Horace Mann is a name not unknown to public school educators. He was the first officer ever appointed to a public school board more than 175 years ago and an historian once wrote of him—
No one did more to establish in the minds of the American people the conception that education should be universal, non-sectarian, free, and that its aims should be social efficiency, civic virtue, and character, rather than mere learning or the advancement of education ends.
The connection between classroom and community is quite a legacy and one that is as meaningful and powerful today as it has been throughout human history.
Locally, this is the week of our Golden Apple celebrations and nationally, it is a week devoted to the recognition of teachers in every one of the more than 13,500 school divisions across America.
It has been a lifetime habit of mine when talking with people I’ve met from all walks of life to ask them the same question—who was your favorite teacher? It is one question that always gets answered and I always enjoy and learn from the stories that follow. The teachers are different; from all disciplines and from grade levels but they share in common the spark they ignited within the story-teller. Time may have blurred the recollections of many childhood experiences but everyone always remembers the teacher who changed their life.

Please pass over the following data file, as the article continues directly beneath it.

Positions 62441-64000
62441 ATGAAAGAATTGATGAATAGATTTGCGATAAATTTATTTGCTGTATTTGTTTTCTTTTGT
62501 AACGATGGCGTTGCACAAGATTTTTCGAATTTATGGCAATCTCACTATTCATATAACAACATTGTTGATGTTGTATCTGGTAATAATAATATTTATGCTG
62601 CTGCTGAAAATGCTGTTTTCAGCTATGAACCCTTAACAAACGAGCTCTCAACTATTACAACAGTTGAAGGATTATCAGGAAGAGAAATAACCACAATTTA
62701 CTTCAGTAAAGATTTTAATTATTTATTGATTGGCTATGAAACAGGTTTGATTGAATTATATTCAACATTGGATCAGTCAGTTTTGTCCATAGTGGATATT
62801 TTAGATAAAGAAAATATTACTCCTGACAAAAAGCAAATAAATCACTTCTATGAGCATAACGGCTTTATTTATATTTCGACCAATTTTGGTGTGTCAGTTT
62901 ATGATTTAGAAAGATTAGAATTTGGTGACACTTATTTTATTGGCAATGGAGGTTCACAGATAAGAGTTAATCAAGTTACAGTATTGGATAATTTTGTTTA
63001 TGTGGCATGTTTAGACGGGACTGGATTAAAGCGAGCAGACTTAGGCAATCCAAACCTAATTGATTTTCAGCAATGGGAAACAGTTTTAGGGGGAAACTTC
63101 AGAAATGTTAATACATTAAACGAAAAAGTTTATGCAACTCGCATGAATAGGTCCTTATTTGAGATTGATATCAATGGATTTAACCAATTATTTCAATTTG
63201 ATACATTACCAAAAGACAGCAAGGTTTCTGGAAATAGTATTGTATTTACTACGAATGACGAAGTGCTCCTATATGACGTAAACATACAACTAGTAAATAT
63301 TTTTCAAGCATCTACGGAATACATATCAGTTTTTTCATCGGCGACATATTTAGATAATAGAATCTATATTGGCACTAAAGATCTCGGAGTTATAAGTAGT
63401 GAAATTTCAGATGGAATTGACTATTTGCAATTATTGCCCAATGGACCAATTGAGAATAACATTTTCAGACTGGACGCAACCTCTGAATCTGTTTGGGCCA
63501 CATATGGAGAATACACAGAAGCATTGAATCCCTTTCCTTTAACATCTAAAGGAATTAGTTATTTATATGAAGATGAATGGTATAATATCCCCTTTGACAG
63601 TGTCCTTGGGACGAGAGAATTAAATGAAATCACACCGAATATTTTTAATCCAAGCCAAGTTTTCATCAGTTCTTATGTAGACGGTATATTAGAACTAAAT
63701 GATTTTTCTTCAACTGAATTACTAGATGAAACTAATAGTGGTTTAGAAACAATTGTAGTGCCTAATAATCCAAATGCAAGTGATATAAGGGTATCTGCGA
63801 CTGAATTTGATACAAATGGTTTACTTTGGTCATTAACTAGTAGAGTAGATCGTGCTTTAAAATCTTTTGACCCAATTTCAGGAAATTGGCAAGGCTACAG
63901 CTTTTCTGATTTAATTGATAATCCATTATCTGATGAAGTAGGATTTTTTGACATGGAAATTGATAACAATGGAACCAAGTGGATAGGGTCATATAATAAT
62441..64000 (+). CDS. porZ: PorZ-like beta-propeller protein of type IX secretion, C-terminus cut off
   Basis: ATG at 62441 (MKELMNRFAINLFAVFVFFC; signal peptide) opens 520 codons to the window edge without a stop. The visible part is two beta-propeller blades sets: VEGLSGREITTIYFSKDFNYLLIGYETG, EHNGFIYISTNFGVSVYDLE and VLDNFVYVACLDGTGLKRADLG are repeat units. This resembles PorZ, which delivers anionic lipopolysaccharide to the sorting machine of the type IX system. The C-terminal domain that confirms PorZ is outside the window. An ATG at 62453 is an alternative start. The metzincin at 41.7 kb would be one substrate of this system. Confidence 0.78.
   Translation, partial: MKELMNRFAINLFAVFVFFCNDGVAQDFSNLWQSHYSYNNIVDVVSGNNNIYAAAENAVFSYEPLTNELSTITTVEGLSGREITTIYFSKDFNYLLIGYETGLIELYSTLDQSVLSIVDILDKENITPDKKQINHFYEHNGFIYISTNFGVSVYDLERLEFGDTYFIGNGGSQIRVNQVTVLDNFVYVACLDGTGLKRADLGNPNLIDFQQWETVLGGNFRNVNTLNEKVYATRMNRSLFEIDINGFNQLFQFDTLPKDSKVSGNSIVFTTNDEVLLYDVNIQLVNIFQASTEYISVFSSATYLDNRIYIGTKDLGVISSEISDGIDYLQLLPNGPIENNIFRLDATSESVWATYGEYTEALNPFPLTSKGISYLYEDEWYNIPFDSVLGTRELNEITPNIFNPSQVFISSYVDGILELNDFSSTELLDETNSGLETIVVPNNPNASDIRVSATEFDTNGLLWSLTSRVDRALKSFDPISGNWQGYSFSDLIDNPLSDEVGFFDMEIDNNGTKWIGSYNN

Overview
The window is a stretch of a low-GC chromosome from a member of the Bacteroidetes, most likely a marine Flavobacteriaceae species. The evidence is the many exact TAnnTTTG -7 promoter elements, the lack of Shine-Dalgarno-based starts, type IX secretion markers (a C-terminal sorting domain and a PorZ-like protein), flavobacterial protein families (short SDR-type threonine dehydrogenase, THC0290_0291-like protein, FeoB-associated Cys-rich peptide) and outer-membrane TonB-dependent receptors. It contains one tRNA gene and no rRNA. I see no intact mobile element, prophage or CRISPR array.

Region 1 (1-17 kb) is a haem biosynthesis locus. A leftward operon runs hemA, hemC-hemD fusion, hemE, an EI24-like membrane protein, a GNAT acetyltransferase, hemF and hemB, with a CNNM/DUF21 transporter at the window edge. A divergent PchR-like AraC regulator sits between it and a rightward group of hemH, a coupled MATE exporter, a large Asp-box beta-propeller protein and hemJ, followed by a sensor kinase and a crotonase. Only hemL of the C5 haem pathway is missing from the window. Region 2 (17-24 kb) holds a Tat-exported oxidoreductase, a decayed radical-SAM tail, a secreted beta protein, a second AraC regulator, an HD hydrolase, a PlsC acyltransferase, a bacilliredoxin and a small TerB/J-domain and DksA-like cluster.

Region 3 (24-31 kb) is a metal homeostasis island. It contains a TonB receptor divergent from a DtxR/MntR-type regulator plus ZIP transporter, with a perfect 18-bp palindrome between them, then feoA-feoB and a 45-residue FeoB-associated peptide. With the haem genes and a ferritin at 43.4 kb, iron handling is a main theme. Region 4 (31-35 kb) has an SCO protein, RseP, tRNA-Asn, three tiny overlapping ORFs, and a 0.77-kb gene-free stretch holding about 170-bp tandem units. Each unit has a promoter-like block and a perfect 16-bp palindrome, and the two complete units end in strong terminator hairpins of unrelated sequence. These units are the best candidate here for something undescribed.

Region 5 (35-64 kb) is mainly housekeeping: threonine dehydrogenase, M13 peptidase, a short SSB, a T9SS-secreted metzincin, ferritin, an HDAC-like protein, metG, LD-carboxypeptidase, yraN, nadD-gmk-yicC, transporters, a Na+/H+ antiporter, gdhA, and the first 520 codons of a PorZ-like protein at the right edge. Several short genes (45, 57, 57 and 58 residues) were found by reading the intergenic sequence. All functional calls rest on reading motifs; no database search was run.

I may be biased but I know Albemarle County Public Schools has more life-changers in the classroom per capita than any other school division in the country. Our teachers long have been champions of holistic education, transferring knowledge and skill development and also building among students a strong sense of respect and decency in how we treat one another; an unshakeable bond of friendship and support for all others and a desire to work together for a common purpose.
Long before concepts such as student-centered learning and maker-infused curriculum entered our lexicon, teachers were practicing these principles and giving students stories to tell for the rest of their lives.
Our one strategic goal commits us to prepare students for lifelong success as learners, workers and…..citizens. The learning and working part of this has obvious import to quality of life but the citizen part, the values part, is deeper. Our administrators and our classified staff, and most of all, our teachers, are very good at understanding this.
Going back to Horace Mann, he was advocating for universal, non-sectarian and free public education at a time when our nation looked and was very different from what it is today. Yet, almost two centuries later, we remain the most successful, prosperous, compassionate and generous nation on earth.